iPhone software sent 28 fake distress calls from skiers in Gallatin County this month


Apple’s new car accident detection feature has caused 28 emergency calls to Gallatin County 911 this month, all of which were non-distress signals from skiers, according to a Dec. 15 Instagram post from Gallatin County Search and Rescue.

The feature uses various sensors and data to detect a suspected car accident and alert authorities. All calls the country has received through this feature since Dec. 1 have come from the iPhones of skiers at Big Sky Resort, Bridger Bowl or the Yellowstone Club that did not require emergency services, the post said.

As technology moves into the backcountry, Gallatin County Sheriff Search and Rescue offered tips for iPhone users to avoid false calls to Gallatin County Sheriff Search and Rescue:

If you notice your phone or watch sending a false emergency alert, stay on the line with the dispatcher, give them your location and activity, and let them know the call was an accident. If you do not respond, Gallatin County 911 will attempt to call your phone number twice. If you have accidentally made a fake emergency call, Gallatin County SAR asks that you answer these calls if possible and provide the above information.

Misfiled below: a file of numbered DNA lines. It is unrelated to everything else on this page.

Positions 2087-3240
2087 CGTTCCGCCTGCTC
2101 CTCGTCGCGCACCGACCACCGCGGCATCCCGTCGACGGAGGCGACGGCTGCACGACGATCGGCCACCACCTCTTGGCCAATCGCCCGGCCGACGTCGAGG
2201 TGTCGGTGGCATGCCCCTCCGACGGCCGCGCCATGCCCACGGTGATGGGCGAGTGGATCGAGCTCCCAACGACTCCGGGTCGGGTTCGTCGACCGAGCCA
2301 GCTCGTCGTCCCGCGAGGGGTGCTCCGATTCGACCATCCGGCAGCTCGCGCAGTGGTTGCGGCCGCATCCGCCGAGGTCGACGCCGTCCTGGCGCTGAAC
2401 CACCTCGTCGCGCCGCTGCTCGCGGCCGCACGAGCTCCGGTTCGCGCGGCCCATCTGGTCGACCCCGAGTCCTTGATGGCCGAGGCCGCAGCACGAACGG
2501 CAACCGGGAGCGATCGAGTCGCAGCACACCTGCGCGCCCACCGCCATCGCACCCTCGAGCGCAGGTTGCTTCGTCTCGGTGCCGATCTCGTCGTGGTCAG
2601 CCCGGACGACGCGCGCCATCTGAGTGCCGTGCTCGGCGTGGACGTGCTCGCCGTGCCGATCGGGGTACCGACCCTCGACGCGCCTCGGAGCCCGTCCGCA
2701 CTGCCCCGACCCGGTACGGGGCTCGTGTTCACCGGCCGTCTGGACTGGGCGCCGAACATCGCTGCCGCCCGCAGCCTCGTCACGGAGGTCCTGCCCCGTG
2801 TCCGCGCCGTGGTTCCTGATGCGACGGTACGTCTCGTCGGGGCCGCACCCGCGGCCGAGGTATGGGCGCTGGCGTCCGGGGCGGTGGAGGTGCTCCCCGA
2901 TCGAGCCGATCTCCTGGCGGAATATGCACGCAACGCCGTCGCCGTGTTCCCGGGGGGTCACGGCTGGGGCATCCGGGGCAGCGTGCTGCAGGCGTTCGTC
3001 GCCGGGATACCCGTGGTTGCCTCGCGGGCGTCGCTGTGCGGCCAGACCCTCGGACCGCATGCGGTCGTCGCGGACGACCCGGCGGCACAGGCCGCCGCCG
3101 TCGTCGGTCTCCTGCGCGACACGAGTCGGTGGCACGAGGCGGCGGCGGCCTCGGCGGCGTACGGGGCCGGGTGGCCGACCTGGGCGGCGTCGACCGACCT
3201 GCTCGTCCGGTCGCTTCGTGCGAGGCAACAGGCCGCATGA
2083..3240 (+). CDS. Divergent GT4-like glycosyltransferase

Expect to get a call from a deputy sheriff or see ski patrols or SAR crews when you’re inland. If you do not respond to any of the earlier calls, public safety personnel will likely be dispatched to ensure your safety.

While Gallatin County SAR understood that accidents happen, the social media post urged people to heed these tips to avoid unnecessary spending on rescue equipment while skiing.

A later update to the post suggests that Apple has since issued an update to address false calls and Gallatin County SAR suspects this will help minimize further accidental emergency calls.